HARLINGEN — Though they are living in complicated times, Gen. Alfred “Al” Gray Jr., the commandant of the Marine Corps during the Gulf War, reminded the Marine Military Academy Corps of Cadets that they are the hope of the nation at the General H.M. Smith Dinner this past week.
“You’re going to be the young leaders of our nation, and you better do well,” Gray said. “The responsibilities that will be placed on your shoulders upon graduation are probably, in my humble opinion, greater than any time in our history.”
Sporting a camouflage dinner jacket, Gray told the audience the young people of America are capable of being good leaders.
“I think they’re smart, they’re quick … and they ask a lot of questions — and we all know how good they are with technology,” he said. “I think in the long run they’re going to come through for us. They always have, and they always will.”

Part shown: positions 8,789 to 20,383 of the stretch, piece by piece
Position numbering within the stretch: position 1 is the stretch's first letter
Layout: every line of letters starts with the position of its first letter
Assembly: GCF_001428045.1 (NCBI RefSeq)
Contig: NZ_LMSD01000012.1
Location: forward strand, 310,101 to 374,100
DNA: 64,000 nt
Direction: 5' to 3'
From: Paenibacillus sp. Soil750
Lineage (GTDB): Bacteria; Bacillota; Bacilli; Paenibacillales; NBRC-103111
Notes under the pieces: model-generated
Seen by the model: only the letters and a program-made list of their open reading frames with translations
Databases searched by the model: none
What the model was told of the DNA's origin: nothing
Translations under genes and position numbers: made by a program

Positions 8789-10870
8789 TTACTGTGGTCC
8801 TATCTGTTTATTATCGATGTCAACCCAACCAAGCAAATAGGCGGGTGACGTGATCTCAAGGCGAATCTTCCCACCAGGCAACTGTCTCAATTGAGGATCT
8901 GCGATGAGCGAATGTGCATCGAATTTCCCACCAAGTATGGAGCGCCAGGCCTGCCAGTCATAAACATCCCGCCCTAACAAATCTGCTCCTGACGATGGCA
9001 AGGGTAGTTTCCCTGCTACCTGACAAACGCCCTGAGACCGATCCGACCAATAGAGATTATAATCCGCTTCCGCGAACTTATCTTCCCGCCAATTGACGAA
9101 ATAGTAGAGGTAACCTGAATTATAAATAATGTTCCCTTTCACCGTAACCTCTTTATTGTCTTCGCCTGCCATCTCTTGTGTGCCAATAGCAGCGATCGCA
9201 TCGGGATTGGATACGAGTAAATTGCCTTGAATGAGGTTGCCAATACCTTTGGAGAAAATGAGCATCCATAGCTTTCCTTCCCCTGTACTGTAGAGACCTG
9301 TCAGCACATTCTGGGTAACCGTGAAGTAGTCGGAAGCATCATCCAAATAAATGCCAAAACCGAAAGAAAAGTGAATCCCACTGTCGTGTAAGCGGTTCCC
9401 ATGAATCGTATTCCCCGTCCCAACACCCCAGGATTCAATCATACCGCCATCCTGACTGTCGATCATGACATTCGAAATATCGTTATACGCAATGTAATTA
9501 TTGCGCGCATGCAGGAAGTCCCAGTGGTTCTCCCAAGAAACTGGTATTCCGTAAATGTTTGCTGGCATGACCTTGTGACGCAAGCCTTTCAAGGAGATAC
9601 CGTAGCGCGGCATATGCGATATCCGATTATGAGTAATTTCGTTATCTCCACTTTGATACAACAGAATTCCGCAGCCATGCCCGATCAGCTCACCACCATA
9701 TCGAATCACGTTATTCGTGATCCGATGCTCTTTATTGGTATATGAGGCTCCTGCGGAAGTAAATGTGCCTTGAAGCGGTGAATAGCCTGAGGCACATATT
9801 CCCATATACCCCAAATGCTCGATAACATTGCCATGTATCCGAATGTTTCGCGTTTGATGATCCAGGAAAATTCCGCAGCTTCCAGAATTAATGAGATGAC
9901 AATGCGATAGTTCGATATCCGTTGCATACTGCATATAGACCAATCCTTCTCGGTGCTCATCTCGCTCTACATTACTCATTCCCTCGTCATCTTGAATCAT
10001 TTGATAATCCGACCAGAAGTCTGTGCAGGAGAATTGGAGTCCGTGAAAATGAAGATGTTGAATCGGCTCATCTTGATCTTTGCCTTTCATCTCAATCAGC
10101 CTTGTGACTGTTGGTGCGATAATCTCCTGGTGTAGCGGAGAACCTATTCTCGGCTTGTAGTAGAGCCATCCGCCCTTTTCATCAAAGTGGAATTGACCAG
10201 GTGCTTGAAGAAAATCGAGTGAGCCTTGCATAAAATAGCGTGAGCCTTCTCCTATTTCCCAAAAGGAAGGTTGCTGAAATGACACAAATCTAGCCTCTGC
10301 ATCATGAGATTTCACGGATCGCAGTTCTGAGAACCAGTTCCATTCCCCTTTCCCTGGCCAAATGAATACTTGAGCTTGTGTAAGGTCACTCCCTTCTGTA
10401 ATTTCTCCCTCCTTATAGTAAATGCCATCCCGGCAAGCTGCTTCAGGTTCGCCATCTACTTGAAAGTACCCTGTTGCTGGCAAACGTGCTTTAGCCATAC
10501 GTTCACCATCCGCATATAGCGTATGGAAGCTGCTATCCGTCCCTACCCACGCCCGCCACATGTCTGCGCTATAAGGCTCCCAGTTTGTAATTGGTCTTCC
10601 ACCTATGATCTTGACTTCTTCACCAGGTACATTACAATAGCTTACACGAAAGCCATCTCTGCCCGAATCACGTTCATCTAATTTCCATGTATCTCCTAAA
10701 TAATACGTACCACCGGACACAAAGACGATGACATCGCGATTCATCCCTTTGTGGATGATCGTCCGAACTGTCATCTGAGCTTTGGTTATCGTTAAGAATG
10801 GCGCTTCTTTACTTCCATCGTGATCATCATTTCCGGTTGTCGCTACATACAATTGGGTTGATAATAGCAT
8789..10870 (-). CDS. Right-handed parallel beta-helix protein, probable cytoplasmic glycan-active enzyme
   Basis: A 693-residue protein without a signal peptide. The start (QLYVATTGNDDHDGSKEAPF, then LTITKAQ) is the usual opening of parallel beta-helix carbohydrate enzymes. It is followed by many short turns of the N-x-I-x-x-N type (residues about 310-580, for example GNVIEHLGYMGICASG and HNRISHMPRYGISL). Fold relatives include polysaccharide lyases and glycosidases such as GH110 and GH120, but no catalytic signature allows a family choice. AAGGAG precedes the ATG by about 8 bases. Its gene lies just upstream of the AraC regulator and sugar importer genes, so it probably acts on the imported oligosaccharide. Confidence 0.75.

The retired general also reminded the cadets of the most important trait of a strong leader.
“Everything you’ll ever achieve will be done with people. So doesn’t it make common sense to take care of people? That’s what it’s all about. Take care of the people, and they’ll care of you,” Gray said.
After his speech, Gray was presented with the MMA Iwo Jima Leadership Award, an annual award bestowed upon an extraordinary individual who exemplifies the Marine Corps values of honor, courage and commitment.
Gray served 41 years in the Marine Corps when he retired in 1991, with his last four as 29th Commandant of the Marine Corps. As a reminder that the primary role of every Marine is a rifleman, Gray had his official photograph taken in his camouflage utility uniform, the only commandant in Marine Corps history to have done so.
Gray was both a Korean War and Vietnam War veteran. He holds 27 awards, including the Distinguished Service Medal, Silver Star, Legion of Merit, Bronze Star and Purple Heart.
This distinguished leader currently serves as the chancellor of MMA.